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Where have all the birds gone? - GetBengal story

9 February, 2024 10:15:49
Where have all the birds gone? - GetBengal story

Bengal's skies long for the flutter of migratory wings

The misty mornings no more bear the cacophony of different winged species at the huge Santragachhi Jheel on the periphery of Greater Kolkata, nor do the flutter and shrill cries of our feathered friends encourage shutter-happy birdwatchers of Purbasthali or Bortir Beel, to display their wonderful and colourful shots of rare birds that have traversed miles to come to Bengal. Almost the same picture in the heart of the city, at Rabindra Sarovar, at the water bodies of Alipore Zoo, or even Gajoldoba of North Bengal. It seems our migratory friends have forgotten our land of ponds, rivers, lakes, canals and hundreds of water bodies. But where are the water bodies? Today we stand in the middle of concrete jungles, be it the city, or the districts, as far as the eyes stretch, depriving us of the annual winter bird fest that Bengal could proudly boast of.

As bird enthusiast and photographer Urvashi Basu says: “I usually go to Gajoldoba, Santragachhi and Baruipur during ‘migratory bird season’ in winter every year and Rabindra Sarobor and Rajarhat all year through. But every year I can see a significant fall in numbers as well as the variety of species that used to come in abundant numbers. The reasons can vary from natural disasters like the Sikkim and North Bengal floods to unplanned urbanisation around water bodies, and dumping of plastics and other disposal wastes in and around the lakes. Climate change and loss of habitat are important causes too.”

True as Basu says, a recent bird census conducted a few weeks back at the Santragachhi Jheel shows a fall in the number of migratory birds this year from 5700 plus to less than 4800, despite the winter setting in well in West Bengal this year. Durbar Ghosh who lives in Howrah and runs an organisation called Birder’s Quest to save the migratory birds from being hunted feels: “When you convert farmlands and small canals that feed these farmlands on the fringes of any city to a concrete jungle, you cannot expect migratory birds to nest in such an area. Where will they get the food from, be it insects, aquatic animals, fishes, etc? Over the past few years, uncontrolled urbanisation has taken place around Calcutta and Howrah. The water bodies like Santragachhi Jheel have now been converted into a mere isolated pond-like structure, where are the extensions it had before? Surroundings we see only buildings, not even greenery that can be a natural habitat for both birds and their prey.”


Naturalists and bird-watchers claim this year another spoilsport has been Cyclone Michaung and a late onset of winter, which have barred the migratory birds from Eurasian and Himalayan regions from flocking to West Bengal’s sanctuaries. With minimum temperatures dipping below 15 degrees Celsius, the arrival of such birds in the state is seen in huge numbers, though they usually arrive in mid-September. This year the arrival of winter in West Bengal was delayed due to cyclone Michaung. As per Ghosh, “The numbers of migratory birds, including both aquatic and terrestrial birds, that have arrived in the state this year is pretty low.”

Two types of migratory birds come to Bengal --- Trans-Himalayan species that come from Eurasian regions and local migratory birds that come from other parts of the country. Some are also passage migratory birds that stay briefly in West Bengal as a stopover and fly to their destinations. Most migratory birds found in West Bengal come from Eurasian regions such as Russia, China, Kazakhstan, and Mongolia and surrounding areas like Northern pintail, Gadwall, Ferruginous Duck, Common teal, and Garganey. Waders like Curlew and the Great Knot are also spotted.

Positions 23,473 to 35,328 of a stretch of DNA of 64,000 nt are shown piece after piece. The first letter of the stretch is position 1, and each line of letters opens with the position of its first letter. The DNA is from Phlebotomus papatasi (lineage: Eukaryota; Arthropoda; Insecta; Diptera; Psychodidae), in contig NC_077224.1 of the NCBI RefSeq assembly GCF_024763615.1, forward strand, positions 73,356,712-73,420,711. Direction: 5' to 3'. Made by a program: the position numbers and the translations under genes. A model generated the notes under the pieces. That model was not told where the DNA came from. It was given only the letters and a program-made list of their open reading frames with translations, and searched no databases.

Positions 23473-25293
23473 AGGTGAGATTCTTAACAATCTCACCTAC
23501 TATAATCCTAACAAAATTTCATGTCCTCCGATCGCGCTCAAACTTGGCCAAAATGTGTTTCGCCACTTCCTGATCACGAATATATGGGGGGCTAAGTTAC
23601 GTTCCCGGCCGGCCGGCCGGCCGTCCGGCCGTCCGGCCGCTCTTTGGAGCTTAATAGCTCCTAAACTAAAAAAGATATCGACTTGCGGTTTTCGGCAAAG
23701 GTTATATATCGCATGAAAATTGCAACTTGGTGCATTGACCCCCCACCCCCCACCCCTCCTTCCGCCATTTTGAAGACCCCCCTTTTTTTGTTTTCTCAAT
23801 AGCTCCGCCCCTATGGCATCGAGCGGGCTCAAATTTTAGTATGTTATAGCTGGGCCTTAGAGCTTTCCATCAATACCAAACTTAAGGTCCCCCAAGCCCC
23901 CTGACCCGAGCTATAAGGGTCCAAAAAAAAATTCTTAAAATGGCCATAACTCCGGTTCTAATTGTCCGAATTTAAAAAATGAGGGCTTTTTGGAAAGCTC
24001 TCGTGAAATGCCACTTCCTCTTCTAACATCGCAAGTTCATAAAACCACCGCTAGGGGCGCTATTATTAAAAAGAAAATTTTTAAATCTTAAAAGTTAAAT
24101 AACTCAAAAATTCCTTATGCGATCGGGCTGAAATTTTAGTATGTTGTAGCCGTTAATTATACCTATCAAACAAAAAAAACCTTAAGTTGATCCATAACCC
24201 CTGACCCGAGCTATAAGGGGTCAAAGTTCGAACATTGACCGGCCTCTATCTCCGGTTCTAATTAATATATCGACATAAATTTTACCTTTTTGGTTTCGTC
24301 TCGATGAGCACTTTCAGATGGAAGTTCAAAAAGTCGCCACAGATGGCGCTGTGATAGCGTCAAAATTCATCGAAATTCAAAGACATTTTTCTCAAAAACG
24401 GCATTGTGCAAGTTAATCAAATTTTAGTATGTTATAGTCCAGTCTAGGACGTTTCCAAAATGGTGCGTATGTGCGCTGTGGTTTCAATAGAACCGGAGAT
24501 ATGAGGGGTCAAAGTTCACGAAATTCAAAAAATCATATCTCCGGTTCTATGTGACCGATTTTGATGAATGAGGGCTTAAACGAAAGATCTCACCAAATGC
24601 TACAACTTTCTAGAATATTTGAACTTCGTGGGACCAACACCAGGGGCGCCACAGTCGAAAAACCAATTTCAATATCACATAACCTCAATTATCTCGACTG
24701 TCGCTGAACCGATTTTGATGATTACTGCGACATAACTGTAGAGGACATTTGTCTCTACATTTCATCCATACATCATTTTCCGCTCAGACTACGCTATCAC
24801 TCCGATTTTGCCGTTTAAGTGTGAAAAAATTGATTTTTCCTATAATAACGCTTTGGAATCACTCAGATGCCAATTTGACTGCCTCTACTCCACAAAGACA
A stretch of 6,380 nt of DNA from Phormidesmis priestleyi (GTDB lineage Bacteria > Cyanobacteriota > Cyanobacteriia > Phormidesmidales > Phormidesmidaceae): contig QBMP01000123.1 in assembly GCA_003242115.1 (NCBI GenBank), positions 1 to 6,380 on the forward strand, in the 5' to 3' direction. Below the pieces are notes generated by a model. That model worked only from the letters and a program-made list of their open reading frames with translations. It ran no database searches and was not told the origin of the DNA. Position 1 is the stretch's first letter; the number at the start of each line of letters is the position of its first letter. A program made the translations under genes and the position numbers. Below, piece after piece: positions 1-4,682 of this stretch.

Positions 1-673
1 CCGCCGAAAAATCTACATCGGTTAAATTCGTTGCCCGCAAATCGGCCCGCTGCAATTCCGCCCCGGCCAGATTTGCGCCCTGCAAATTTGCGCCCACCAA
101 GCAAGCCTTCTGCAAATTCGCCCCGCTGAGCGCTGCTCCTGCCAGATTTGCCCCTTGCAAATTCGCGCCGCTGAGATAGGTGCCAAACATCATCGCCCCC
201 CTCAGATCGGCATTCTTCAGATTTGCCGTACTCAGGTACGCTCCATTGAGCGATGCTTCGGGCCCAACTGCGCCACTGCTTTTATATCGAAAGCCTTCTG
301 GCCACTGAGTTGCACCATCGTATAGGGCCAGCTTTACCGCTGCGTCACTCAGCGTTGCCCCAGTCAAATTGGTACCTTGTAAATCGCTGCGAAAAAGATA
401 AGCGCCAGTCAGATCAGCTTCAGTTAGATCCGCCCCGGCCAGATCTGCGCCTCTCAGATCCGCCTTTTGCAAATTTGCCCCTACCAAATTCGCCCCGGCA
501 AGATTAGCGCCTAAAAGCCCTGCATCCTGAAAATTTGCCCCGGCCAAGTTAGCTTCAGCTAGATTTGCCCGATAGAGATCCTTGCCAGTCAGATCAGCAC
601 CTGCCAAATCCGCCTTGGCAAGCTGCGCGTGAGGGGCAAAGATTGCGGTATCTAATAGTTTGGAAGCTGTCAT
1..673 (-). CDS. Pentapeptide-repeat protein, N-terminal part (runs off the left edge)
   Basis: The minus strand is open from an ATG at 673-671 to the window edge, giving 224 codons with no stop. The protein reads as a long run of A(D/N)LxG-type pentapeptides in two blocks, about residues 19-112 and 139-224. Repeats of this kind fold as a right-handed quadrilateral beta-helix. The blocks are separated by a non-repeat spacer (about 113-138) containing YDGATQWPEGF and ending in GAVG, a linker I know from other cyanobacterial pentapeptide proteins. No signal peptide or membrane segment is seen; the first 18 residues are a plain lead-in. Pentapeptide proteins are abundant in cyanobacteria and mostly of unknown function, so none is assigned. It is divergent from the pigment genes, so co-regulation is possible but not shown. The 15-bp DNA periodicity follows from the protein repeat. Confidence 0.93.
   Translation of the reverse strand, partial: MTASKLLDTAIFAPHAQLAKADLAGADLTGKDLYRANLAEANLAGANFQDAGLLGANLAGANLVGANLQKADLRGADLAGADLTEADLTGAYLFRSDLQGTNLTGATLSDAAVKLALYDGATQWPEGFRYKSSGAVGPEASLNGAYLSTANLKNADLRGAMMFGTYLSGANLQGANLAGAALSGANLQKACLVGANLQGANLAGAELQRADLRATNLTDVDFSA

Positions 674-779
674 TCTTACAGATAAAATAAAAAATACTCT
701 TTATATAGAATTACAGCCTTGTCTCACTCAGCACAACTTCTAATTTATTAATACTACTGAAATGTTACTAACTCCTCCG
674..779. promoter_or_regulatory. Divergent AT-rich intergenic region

Urvashi Basu says: “Nowadays many species do not arrive. Mostly we see Fulvous Whistling-duck, Sandpipers, Ferruginous Pochard, Comb Duck and the more common Gadwall, Garganey, Common Moorhen, Cotton Pygmy Goose. The same story of the loss of species is reflected from across the state. Take for example Purulia’s Saheb Bandh, the huge reservoir built during the British era that was restored and cleaned repeatedly as West Bengal Chief Minister Hon’ble Mamata Banerjee was keen to convert this waterbody into a Birder’s Paradise, has lost its zeal. Nihar Modak, who resides in Purulia says: “We have seen the decline of this waterbody over the years. Despite the efforts of the State Forest Department to clean the place, the locals do not help. Rather they use it as a dustbin, throwing anything and everything from plastic waste to oil waste that comes from numerous motor repairing shops on its fringes. Also, the entire water body is almost infested with Water Hyacinth growth that impedes oxygen flow and leads to the decline of aquatic life. How can you expect any migratory bird to come to this place anymore?”

“I went to Saheb Bandh recently, I could see only a few Purple Heron, Water Cocks, Common Teals and Purple Moorhens. No other species have arrived this year. Pollution is killing the birds. Even locals have no awareness. I have even heard some people illegally catch these birds at night and consume their meat,” says avid birdwatcher Jayeeta Chowdhury. Migratory birds usually roost throughout the day and forage at night. They do not travel far for food as they need to conserve energy. If concrete jungles take over their foraging grounds due to thoughtless urbanisation, then automatically migratory birds will turn away. Though the shifting of foraging grounds is a big issue, global warming in recent years has posed a bigger danger. However most environmentalists believe local issues like pollution should be immediately addressed, or else a time might come when the migratory birds will vanish from Bengal. 

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